The Yoga of Acceptance


Life is a series of natural and spontaneous changes. Don’t resist them; that only creates sorrow. Let reality be reality. Let things flow naturally forward in whatever way they like. – Lao Tzu

The beauty of a yoga practice is that it helps us learn acceptance. Initially, I found that my practice was helping me learn to accept my body as it was that day in that particular moment. Every time I would go to class, my teachers would remind me, remind us all, that a piece of doing a posture was simply about focusing on where our bodies were right then. Not where they were the day before. Not where we wanted them to be. Right then.

It was a hard lesson to accept. When I first began my practice three years ago, I was happy to just show up and do anything. I was excited about the possibilities for each posture. I looked forward to seeing what the next class would bring.

But the more time I spent in the studio the less accepting I became of my body and what it could do. I wanted my tight hamstrings and hips to open up so that I could go deeper in certain postures. I found myself frustrated with the time it was taking and the lack of progress I perceived myself to be making.

I had developed a goal-oriented practice.

My practice had moved away from self-acceptance and enjoyment and into one where I thought the only way to be happy was to obtain full expression of a posture. No, not every posture. I just had certain ones I loved and thought were beautiful that I wanted to achieve. The rest of them, well, they didn’t really concern me. If a posture wasn’t on my list of favorites, then it was something I simply had to do in order to get to one of those that was. I was just passing time.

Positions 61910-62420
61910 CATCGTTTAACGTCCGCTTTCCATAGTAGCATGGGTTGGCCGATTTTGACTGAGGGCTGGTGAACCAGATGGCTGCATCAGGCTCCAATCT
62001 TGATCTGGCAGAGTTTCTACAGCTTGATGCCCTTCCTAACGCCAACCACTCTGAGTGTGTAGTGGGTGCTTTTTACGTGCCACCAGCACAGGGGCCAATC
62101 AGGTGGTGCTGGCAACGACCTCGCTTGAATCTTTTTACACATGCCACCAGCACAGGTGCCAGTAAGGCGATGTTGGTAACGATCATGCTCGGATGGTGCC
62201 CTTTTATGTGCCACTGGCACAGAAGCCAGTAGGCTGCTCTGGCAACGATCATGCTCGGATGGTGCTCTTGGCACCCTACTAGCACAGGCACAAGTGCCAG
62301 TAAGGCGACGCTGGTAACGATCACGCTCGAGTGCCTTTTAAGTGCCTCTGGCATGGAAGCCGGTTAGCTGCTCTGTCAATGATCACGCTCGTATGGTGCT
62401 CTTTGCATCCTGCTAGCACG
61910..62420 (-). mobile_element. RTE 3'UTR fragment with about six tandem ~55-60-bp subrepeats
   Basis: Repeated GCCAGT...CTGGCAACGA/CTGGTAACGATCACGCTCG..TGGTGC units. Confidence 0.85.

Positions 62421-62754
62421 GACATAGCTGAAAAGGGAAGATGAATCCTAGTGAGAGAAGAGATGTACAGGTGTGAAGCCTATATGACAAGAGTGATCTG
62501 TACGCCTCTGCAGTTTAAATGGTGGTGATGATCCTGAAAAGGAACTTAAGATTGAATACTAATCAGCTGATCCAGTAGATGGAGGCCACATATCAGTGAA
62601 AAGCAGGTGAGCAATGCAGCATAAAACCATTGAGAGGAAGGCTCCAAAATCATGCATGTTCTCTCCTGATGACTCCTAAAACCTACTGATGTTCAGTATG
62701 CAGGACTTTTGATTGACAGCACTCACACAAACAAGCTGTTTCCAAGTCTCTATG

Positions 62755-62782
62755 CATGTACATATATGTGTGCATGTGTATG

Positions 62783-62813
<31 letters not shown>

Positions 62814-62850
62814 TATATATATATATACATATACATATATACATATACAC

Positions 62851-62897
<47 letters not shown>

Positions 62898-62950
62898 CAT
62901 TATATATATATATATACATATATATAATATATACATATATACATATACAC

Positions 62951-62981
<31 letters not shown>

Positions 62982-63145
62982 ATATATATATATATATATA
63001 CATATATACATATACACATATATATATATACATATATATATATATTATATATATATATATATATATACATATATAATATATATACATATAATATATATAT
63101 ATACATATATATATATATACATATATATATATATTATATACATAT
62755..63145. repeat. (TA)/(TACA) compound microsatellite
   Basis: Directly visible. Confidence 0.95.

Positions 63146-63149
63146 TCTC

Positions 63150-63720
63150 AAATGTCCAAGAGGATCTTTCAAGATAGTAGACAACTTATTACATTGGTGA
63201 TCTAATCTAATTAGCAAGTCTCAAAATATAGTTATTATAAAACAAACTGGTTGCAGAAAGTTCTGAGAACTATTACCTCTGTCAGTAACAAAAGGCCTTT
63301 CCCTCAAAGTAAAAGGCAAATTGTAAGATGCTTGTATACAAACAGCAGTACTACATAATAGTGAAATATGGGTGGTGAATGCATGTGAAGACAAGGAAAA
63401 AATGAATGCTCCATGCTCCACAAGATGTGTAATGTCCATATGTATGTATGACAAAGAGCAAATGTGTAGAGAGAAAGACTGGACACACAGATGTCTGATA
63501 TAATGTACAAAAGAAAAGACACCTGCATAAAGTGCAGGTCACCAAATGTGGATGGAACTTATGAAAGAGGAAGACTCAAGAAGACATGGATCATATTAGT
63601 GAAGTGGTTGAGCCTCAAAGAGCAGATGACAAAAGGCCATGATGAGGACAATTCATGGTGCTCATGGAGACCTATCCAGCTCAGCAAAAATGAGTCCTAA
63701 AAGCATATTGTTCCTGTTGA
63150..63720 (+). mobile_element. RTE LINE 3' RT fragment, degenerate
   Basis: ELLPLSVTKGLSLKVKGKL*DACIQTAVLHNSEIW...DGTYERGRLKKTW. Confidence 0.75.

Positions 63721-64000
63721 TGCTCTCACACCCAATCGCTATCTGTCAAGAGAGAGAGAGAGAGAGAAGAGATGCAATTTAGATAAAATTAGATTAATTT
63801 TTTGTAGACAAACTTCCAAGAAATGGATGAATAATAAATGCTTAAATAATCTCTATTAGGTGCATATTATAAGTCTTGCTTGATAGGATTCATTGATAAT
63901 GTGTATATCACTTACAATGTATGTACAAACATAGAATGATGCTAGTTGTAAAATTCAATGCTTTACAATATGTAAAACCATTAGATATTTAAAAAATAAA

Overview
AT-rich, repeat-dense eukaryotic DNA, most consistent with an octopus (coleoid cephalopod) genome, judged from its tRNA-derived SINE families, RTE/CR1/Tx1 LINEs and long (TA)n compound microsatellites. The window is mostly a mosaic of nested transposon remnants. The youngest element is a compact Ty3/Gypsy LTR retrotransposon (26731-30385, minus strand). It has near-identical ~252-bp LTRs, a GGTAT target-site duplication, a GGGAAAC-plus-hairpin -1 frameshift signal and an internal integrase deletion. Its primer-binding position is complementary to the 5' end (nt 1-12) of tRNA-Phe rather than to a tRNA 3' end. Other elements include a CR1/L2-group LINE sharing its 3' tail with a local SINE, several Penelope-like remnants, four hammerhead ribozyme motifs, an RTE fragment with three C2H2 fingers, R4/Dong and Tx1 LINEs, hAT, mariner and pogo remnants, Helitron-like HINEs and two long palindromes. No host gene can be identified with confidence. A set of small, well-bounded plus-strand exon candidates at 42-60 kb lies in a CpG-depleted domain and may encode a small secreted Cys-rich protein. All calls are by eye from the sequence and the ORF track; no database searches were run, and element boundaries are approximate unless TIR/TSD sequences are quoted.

Refocusing My Practice

As the quote from Lao Tzu says, “Life is a series of natural and spontaneous changes,” and sure enough, I experienced one that helped me refocus my practice.

About six weeks ago, I was doing some back-bending at home. I shouldn’t have been doing it. It was cold outside, I was cold, and I was not properly warmed up. But my back felt tight from sitting all day, and I just wanted to stretch it out. The result? A pulled muscle in my lower back.

That pulled muscle impacted nearly every single posture. Anything I could have done in a posture previously became non-existent. Yes, I could go to class, but I had to move slowly and evaluate what was going on with my body. Most postures I could barely get into at all, and there were several I flat out couldn’t do for weeks because of the pain it caused in my back.

I didn’t want to give up my practice, and it was recommended to me that continuing, and doing anything I could, was better than doing nothing at all. Some movement is better than no movement.

The first week was the worst. I cried several times because of the pain and the physical limitations it put on me, but then, somehow, I managed to fall into acceptance. I started to find the joy in going to class and doing what I could without expectations. I became excited again about what the next day would bring. Some days I could do more, and others I could do less, but I learned not to get upset by this.

I started to appreciate each posture for its own beauty and what it brought me each day. Since I couldn’t do my favorite postures to the extent I was used to, I had stopped focusing on when they would show up in class. I was simply being.


Editor’s note: This is a guest post by new Daily Cup of Yoga contributor, Leigh A. HallLeigh has been practicing Bikram Yoga for over three years. She blogs regularly about her practice at  You can find her on Facebook,  Twitter, and Pinterest.

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